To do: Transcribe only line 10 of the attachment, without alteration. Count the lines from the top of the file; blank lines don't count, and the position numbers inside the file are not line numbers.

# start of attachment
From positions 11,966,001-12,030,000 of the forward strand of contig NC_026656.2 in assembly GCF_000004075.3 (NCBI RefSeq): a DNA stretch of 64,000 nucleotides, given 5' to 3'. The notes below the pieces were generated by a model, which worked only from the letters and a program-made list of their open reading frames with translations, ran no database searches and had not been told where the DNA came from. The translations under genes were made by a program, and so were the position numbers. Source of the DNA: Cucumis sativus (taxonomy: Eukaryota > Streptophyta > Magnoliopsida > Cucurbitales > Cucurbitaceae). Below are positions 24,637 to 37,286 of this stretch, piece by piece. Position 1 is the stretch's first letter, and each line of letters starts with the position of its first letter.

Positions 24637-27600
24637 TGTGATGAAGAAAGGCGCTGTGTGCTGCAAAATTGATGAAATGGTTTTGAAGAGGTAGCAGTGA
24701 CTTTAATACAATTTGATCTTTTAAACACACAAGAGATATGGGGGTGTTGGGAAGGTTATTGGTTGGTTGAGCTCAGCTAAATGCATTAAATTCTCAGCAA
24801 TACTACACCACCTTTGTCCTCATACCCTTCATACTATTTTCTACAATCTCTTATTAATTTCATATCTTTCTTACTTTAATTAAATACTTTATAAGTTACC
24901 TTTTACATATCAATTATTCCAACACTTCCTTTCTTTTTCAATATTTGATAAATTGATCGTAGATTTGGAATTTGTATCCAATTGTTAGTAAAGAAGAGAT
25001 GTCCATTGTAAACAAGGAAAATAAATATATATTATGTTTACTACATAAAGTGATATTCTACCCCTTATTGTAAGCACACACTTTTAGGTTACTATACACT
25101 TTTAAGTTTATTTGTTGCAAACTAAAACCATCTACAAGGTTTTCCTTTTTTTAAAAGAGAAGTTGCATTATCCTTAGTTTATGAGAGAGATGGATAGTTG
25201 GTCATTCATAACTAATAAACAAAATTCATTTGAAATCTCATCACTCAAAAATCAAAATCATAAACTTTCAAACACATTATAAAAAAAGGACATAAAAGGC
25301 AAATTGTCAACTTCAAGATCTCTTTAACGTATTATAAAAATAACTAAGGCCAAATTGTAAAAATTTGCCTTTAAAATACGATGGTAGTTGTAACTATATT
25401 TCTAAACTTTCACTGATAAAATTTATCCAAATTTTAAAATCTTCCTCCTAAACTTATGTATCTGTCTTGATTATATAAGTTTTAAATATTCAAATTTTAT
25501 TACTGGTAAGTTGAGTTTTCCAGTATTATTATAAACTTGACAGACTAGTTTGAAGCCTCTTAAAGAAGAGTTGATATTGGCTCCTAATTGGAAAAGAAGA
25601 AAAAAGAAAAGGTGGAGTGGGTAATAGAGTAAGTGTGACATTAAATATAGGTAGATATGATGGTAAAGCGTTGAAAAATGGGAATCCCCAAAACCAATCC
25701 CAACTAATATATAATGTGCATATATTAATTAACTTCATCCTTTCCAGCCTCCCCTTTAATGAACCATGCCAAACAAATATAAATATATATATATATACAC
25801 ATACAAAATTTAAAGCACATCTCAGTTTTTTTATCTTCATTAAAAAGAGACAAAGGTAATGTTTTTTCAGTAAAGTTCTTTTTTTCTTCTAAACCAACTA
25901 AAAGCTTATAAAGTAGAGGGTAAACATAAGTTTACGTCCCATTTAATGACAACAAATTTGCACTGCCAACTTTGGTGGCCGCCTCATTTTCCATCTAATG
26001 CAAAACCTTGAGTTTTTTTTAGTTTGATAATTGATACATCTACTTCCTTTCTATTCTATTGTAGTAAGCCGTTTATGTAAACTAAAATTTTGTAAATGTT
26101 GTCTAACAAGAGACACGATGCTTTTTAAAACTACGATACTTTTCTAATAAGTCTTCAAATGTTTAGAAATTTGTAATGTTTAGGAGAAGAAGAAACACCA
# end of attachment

25301 AAATTGTCAACTTCAAGATCTCTTTAACGTATTATAAAAATAACTAAGGCCAAATTGTAAAAATTTGCCTTTAAAATACGATGGTAGTTGTAACTATATT